Sunday, December 18, 2011

Honoring the Saints: Celebrating Our Lady of Guadalupe through the Senses as a Way of Training Happy Hearts

As I reflect on the past week, I am grateful for the opportunity that Saints Days provide for engaging children in physical and spiritual exploration of faith.

Earlier in this A Call to Faith Formation for Young Children series, I suggested Creating a Sacred (but Touchable) Space and Making Story Baskets in conjunction with Saints Days.  Today, I would like to share how we honor the saints through all of our senses sometimes.
Like many Catholic families, our family celebrated Our Lady of Guadalupe’s feast day this past Monday.  In doing so, we keyed into many of our senses.

Luke "Juan Diego" gets in some heavy work on his way to see the bishop.

A Feast for the Senses with a Saints “Tea” Breakfast

We began the day with a simple GFCF breakfast “tea”, replete with sensory input. 

Ready to Awaken Mouth and Nose
 Mexican hot cocoa, made with cocoa, agave, water, salt, cinnamon and almond milk, added a sweet and spicy aroma to our morning.  Our Lady’s “Roses” provided a chance for the children to use their pincer grasps while popping firm, juicy raspberries onto their tongues.  Mexican Wedding Cookies looked a bit off since my adaptation of a gluten-full recipe did not result in delightfully round delicacies, but the children did not mind at all.  They simply enjoyed the sugar-sprinkled crunch of the treats.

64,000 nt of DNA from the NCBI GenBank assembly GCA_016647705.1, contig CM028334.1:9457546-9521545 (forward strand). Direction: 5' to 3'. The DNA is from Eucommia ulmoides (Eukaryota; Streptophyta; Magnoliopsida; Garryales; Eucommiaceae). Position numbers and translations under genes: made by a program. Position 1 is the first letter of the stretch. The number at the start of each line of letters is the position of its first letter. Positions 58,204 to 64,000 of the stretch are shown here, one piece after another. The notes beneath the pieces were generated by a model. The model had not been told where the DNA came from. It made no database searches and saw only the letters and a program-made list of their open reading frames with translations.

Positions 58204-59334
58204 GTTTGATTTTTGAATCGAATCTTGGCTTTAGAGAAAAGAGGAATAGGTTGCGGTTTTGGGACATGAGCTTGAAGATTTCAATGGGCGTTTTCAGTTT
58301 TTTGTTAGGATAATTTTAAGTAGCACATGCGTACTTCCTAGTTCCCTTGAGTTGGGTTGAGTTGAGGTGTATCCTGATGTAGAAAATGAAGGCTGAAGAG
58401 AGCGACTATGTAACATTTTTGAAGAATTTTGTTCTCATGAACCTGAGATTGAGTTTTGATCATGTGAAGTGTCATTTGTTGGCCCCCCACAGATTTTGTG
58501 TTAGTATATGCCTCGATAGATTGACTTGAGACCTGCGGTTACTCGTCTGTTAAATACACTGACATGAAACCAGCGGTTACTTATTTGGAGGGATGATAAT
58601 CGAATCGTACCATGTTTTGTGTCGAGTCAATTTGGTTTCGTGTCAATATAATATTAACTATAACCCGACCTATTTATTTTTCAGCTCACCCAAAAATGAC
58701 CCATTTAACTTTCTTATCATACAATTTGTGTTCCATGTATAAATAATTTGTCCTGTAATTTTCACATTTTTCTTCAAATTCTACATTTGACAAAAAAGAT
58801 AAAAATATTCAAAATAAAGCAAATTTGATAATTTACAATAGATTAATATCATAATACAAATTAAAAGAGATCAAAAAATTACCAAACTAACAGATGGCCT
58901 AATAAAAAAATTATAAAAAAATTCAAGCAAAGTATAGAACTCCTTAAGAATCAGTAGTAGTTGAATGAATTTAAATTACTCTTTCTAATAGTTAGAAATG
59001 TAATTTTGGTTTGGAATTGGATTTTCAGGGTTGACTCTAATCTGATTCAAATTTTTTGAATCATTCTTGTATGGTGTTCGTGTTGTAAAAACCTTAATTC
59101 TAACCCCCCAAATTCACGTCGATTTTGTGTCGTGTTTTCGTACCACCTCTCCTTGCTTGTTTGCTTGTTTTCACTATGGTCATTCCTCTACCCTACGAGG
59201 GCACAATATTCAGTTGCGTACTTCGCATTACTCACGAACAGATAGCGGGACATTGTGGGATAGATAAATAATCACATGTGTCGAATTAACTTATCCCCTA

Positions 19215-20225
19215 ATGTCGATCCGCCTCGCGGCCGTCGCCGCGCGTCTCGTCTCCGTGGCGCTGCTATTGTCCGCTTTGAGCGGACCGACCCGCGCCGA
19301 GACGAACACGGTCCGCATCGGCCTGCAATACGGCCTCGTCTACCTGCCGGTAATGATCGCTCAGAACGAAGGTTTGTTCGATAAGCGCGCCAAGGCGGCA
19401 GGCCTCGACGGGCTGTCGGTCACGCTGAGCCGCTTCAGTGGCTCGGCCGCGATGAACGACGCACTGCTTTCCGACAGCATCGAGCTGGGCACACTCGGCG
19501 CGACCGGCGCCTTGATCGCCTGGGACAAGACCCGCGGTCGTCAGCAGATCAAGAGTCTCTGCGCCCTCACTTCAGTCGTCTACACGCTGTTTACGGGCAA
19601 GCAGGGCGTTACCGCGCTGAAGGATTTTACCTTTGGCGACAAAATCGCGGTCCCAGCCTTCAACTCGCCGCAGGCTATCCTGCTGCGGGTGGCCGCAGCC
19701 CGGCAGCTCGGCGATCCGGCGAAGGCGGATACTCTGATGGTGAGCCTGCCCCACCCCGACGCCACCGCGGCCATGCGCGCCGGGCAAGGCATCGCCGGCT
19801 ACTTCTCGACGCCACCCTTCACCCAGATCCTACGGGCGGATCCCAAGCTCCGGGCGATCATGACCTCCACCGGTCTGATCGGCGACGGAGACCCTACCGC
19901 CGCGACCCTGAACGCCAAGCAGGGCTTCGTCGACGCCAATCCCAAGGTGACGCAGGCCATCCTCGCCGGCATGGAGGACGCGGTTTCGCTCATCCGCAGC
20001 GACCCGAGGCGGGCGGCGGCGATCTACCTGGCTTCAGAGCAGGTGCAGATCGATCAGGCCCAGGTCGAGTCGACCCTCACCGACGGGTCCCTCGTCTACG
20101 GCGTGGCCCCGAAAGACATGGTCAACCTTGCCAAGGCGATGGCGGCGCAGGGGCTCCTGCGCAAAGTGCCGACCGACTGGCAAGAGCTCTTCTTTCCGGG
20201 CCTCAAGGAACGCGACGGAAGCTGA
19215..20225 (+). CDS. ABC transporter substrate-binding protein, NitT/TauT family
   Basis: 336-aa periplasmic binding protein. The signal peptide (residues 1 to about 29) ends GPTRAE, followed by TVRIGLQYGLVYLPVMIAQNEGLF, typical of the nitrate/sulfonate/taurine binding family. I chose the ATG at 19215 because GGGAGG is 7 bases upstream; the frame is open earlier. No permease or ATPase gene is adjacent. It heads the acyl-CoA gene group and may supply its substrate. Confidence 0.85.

Note to self on the menu, though: Expand it for next year’s tea.  The simple fare I prepared for our Lady of Guadalupe breakfast went quickly, and though it provided some wonderful olfactory, tactile and gustatory input, it did not fill the children’s bellies.  They seemed to have woken up in ravenous moods.  So, we supplemented our themed-tea with leftover turkey, some nuts and a few rice cakes.

As the children satiated their physical hunger, we tended to our thirst for spiritual growth (and some added visual input) with a reading of Tomie de Paola’s The Lady of Guadalupe, followed by some prayer and discussion.

Then, the children enjoyed more fine motor work while coloring pictures of Our Lady of Guadalupe and Juan Diego with thanks to Waltzing Matilda, Coloring Saints and Domestic Church.

Intent on Fine Motor Fun
Getting in Some Saintly Heavy Work with an Obstacle Course

After breakfast, the children helped me set up an Our Lady of Guadalupe-based obstacle course.  It included:

Jaun Diego’s hut
(an infant gym toy with a blanket over it 
to encourage getting in a low-level prone-extension position
with tactile input, too)

 mountains and hills
(cushions and pillows to encourage balance and gross motor muscle work)

Our Lady atop the mountain
(Nina’s coloring taped to the wall, 
which offered opportunities for both control of movement – 
through providing a place for the children to stop traversing the hills – 
and visual focus and imagination – when they stopped to talk with Our Lady)

 and the bishop’s room 
(a blanket rigged up between door knobs and a mini-desk, 
which required the children to get down on a low level again to crawl under)